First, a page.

More than half of all languages are dying

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By Universal-Sci

Linguists are alarmed

A little over half (approximately 3,660) of all currently used languages in the world are either threatened, dying or are as good as dead. This is the conclusion of a new report done by linguists from several universities. The Researchers charted the documentation and description of threatened languages of the past twenty-five years and called for intensified studies on small and vulnerable languages. The study will be published in the december edition of the scientific journal ‘Language’

The new study contains the thus-far most reliable data on endangered languages. More than half of the almost 7,000 living languages is currently threatened. Approximately 600 of those are already on the brink of extinction; currently only spoken by people from an elderly generation. About 950 threatened languages are still used by children, but the percentage of children that are learning those language is in steady decline. Researchers warn that if nothing is done these languages will eventually also become extinct.


The report is a follow-up of a review article written by Ken Hale, ‘On endangered languages and the safeguarding of diversity’, that appeared in the journal ‘Language’ in 1992. To make a more accurate report on the current situation researchers bundled data from three large sources: The catalog of Endangered languages (ELCatt), The UNESCO Atlas of the World’s Languages in Danger, and the language catalog Ethnologue. The report appears right before the beginning of 2019, UNESCO”S intentional year of the Indigenous Languages

Progress and shortcomings

The researchers see significant progress as wel als critical shortcomings concerning our knowledge of endangered languages. With the growing network of researchers that document languages around the world and technological help with acquiring, processing and saving data, our scientific knowledge about languages has grown significantly the past twenty-five years. The involvement of indigenous researchers that study their own languages has also grown. All of this has led to the documentation of hundreds of languages in sustainable audio and video collections as well as lexicons. On the flip-side however it is also found that almost a third of all languages in the world, including more than 1,400 endangered, languages are insufficiently described. Even basic information about their grammar or lexicon is missing let alone information about cultural specific use of language.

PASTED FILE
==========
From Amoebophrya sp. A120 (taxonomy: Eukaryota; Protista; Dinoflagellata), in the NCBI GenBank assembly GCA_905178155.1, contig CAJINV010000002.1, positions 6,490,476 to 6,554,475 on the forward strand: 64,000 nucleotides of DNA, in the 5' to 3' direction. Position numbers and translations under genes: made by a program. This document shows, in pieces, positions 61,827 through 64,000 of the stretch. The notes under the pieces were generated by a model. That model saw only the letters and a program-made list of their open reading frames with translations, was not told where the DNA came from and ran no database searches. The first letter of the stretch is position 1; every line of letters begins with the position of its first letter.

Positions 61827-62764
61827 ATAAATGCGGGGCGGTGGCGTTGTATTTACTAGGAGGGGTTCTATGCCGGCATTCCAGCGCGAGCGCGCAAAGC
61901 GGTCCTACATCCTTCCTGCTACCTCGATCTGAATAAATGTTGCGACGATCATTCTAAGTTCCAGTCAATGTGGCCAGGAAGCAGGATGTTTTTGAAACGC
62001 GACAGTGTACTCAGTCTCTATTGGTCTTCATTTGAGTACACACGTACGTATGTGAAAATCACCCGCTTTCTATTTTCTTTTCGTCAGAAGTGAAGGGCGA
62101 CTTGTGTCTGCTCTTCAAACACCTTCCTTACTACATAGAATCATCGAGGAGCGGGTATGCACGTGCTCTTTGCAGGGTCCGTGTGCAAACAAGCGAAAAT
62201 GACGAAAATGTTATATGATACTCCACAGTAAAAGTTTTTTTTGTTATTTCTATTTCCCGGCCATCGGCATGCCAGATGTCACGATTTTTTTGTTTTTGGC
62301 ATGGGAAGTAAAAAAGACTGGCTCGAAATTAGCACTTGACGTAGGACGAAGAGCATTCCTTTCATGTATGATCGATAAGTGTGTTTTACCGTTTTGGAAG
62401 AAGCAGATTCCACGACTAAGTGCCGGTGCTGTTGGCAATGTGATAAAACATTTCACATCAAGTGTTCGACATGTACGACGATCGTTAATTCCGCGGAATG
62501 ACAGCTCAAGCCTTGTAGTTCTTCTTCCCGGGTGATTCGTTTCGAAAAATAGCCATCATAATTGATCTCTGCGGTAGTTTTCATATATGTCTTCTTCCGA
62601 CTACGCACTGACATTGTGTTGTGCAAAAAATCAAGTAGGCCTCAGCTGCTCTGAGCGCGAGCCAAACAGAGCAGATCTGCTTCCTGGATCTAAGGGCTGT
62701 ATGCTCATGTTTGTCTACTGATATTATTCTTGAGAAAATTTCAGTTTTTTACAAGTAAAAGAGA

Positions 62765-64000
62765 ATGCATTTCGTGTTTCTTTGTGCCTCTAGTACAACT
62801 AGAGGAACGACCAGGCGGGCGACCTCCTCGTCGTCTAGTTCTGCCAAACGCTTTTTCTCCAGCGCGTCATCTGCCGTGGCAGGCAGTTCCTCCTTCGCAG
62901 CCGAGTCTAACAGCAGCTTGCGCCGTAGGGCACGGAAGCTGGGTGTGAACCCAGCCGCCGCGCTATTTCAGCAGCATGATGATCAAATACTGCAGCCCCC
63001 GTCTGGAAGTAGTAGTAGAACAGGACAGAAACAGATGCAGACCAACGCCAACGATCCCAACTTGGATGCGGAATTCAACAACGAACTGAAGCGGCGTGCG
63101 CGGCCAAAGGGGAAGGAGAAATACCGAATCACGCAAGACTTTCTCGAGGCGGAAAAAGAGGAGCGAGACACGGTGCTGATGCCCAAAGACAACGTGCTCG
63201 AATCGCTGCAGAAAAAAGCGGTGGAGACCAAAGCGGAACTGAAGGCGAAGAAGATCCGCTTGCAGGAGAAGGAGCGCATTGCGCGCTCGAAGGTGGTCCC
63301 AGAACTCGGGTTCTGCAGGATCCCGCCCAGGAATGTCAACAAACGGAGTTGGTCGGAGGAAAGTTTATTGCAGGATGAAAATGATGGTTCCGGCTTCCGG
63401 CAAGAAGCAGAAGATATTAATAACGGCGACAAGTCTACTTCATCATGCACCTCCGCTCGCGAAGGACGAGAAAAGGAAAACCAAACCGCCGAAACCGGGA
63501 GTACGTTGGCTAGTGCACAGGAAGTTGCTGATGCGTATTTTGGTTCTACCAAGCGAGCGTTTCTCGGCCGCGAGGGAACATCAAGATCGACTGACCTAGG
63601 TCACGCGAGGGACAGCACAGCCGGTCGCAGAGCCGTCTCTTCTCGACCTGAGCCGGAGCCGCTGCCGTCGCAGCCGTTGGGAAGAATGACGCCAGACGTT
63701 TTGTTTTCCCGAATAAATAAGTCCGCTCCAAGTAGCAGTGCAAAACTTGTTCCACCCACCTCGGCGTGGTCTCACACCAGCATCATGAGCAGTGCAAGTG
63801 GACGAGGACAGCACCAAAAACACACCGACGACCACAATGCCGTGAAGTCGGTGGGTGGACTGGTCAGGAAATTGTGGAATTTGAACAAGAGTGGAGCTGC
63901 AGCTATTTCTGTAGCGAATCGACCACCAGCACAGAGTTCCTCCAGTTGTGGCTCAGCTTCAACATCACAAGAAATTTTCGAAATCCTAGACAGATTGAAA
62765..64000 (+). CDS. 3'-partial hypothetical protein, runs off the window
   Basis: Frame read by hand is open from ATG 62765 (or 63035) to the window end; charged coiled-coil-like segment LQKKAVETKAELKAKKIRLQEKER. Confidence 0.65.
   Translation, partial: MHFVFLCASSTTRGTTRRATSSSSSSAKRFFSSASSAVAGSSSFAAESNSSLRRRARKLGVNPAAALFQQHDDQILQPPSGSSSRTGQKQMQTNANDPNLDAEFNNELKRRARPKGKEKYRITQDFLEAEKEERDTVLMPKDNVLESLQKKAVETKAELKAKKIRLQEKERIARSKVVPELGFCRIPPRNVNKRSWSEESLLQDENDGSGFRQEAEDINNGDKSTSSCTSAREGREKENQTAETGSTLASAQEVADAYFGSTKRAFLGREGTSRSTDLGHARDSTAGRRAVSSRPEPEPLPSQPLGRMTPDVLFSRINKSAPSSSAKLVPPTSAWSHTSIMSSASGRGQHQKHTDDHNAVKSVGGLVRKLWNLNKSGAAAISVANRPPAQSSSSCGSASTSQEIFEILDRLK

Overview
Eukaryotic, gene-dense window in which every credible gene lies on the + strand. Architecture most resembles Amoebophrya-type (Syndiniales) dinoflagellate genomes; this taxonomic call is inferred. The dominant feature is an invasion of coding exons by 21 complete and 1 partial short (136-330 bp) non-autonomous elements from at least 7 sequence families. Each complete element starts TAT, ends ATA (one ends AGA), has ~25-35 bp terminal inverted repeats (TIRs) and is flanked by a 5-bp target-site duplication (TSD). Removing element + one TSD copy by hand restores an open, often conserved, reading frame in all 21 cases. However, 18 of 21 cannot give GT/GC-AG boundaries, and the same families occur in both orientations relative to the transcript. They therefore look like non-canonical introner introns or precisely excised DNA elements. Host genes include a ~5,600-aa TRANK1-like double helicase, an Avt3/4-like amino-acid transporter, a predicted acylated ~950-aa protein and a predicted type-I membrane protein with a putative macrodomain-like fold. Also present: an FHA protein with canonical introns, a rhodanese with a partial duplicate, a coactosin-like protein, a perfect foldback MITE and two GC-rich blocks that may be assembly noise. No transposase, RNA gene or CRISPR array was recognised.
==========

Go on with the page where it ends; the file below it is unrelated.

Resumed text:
Going all out

According to the linguists it is about time that we ring the alarm bells. If linguists don’t go all out on documenting threatened languages the losses could be catastrophic and permanent. Think about the documentation of languages variations that lead to discoveries of new phenomena and with which researchers can widen their canon of grammatical categories. Researchers, for example, previously discovered completely new domains of meaning and speech sounds. Aside from the main categories of language structure, the study of endangered languages leads to more knowledge of language acquisition and language processing as well as knowledge about the evolution of language, even within one generation. In short: enough reasons to intensify research.


Frank Seifart, Nicholas Evans, Harald Hammarström & Stephen C. Levinson: ‘Language documentation twenty-five years on’, in: Language - University of Amsterdam press release

Further reading: The International Year of Indigenous Languages

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